History of hide materials

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Humanity has used animal hides since the Paleolithic, for clothing as well as mobile shelters such as tipis and wigwams, and household items. Since ancient times, hides have also been used as a writing medium, in the form of parchment.

Fur clothing was used by other hominids, at least the Neanderthal man.

Ancient use[edit]

The world's oldest leather shoe.
A German parchmenter during the 16th century.

As animal husbandry was introduced during the Neolithic, human communities got a steady source of hides. The oldest known piece of leather footwear is the Areni-1 shoe that was made in Armenia around 3,500 BCE.

Rawhide is a simple hide product, that turns stiff. It was formerly used for binding pieces of wood together. Today it is mostly found in drum skins.

Parchment for use in document was introduced during the Bronze Age and later refined into vellum, before paper became commonplace.

Tanning of hides to manufacture leather was introduced during the Neolithic, and is documented from Ancient Egypt around 1,300 BCE.[1] Various substances used were tannin obtained from trees, as well as animal brains, or faeces. The odor from tanning separated the tanneries from populated areas.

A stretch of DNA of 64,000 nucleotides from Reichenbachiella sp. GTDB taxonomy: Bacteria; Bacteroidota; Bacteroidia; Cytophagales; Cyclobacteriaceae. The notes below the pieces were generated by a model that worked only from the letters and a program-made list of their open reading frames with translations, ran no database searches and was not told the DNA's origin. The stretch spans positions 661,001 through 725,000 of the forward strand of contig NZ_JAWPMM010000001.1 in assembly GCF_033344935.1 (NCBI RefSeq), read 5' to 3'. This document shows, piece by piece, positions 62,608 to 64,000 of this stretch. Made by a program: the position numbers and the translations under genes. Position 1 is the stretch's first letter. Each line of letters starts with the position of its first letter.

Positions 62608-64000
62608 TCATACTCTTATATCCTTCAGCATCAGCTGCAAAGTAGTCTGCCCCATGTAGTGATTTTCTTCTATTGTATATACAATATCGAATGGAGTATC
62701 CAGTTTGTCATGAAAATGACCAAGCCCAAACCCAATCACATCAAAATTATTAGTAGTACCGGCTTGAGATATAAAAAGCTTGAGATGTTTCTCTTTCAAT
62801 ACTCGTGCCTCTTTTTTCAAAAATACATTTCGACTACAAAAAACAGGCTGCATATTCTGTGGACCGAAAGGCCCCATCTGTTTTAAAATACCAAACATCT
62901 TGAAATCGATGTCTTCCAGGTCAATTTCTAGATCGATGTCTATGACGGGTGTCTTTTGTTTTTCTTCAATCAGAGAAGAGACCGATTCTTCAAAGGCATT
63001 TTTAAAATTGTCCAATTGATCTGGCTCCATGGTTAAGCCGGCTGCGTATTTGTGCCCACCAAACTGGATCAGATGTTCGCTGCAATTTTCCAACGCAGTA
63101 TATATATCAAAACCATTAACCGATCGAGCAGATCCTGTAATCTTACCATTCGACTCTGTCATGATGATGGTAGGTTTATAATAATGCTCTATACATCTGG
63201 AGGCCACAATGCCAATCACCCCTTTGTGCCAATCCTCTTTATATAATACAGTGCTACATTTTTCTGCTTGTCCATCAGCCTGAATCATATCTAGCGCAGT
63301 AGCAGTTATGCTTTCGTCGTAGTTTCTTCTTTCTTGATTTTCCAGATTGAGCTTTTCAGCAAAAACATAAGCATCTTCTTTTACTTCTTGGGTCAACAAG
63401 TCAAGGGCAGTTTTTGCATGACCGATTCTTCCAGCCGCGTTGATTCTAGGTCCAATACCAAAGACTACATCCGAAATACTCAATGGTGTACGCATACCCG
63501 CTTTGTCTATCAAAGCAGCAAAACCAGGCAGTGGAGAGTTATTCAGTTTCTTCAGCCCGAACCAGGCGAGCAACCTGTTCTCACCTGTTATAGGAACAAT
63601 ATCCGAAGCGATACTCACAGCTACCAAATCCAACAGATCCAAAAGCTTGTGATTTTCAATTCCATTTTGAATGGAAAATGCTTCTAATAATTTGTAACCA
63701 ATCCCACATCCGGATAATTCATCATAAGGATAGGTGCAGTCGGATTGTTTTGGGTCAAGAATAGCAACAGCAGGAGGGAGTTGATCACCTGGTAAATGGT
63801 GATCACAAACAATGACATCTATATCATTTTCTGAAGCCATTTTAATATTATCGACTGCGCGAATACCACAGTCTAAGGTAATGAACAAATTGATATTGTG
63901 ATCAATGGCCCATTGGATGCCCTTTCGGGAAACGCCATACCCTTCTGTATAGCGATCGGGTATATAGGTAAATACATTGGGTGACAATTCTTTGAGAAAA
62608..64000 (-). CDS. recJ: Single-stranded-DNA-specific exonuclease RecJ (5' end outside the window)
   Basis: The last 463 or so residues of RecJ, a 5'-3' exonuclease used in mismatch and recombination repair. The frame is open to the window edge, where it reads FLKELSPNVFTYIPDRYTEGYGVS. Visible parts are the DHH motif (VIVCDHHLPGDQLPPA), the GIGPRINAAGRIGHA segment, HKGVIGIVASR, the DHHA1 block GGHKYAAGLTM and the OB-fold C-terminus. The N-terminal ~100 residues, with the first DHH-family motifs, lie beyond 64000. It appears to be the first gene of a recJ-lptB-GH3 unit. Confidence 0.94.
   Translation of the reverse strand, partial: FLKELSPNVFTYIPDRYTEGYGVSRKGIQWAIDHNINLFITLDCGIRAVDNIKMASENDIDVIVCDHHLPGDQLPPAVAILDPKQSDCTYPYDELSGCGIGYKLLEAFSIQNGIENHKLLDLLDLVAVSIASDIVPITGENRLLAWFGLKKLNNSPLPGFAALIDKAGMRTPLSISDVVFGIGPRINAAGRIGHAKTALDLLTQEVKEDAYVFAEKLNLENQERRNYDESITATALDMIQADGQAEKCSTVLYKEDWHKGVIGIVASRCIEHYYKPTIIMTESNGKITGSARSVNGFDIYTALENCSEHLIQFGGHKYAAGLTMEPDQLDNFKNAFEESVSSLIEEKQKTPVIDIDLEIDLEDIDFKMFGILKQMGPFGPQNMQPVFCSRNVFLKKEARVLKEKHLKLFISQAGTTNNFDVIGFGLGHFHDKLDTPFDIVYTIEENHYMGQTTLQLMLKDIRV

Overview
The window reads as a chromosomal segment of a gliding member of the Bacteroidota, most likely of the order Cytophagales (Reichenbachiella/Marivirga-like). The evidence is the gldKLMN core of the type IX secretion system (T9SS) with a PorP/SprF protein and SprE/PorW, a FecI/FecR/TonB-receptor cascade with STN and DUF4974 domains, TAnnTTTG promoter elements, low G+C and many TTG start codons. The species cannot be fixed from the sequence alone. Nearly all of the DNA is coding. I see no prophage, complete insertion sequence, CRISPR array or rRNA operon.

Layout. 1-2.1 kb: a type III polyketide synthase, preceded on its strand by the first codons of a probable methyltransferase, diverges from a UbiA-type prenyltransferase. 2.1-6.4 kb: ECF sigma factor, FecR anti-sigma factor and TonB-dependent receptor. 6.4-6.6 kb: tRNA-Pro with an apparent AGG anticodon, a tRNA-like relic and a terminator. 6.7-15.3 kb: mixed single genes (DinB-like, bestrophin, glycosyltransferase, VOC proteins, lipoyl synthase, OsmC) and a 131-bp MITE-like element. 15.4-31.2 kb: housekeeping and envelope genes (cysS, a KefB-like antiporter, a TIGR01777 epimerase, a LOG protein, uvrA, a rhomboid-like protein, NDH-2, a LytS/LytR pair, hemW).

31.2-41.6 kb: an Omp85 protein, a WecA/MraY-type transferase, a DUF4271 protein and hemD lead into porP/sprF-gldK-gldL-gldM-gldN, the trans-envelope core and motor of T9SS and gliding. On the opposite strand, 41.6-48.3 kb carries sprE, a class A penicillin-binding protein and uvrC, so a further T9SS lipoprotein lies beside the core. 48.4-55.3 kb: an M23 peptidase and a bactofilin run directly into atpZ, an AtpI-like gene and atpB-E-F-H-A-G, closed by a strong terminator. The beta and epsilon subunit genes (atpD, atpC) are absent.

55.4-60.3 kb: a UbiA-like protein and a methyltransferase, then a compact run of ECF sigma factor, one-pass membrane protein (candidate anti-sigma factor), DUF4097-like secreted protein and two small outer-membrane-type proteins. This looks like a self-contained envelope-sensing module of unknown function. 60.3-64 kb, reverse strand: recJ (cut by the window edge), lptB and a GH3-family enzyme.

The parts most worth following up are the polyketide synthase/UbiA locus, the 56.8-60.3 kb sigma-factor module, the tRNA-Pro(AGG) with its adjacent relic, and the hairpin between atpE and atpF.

Medieval use[edit]

During the Middle Ages, leather craft was developed, as turnshoes and welt shoes were invented. Refined kinds of leather such as suede and nubuck were also introduced.

Modern use[edit]

New kinds of tanning chemicals came to use during the Industrial Revolution. Chromium tanning was invented during the 1850s. Patent leather has been manufactured since 1819. Phenol formaldehyde resin came into use during World War II.

Fur farming was introduced in the 19th century, and is today the main source of fur clothing. Synthetic fur is an alternative to genuine fur, for cost and ethical reasons.

Several kinds of synthetic leather have been invented during the 20th century.

See also[edit]


  1. ^ "The Beginning of Leather | Italian Leather". Maxwellscottbags.com. Retrieved 2012-08-15. 

Further reading[edit]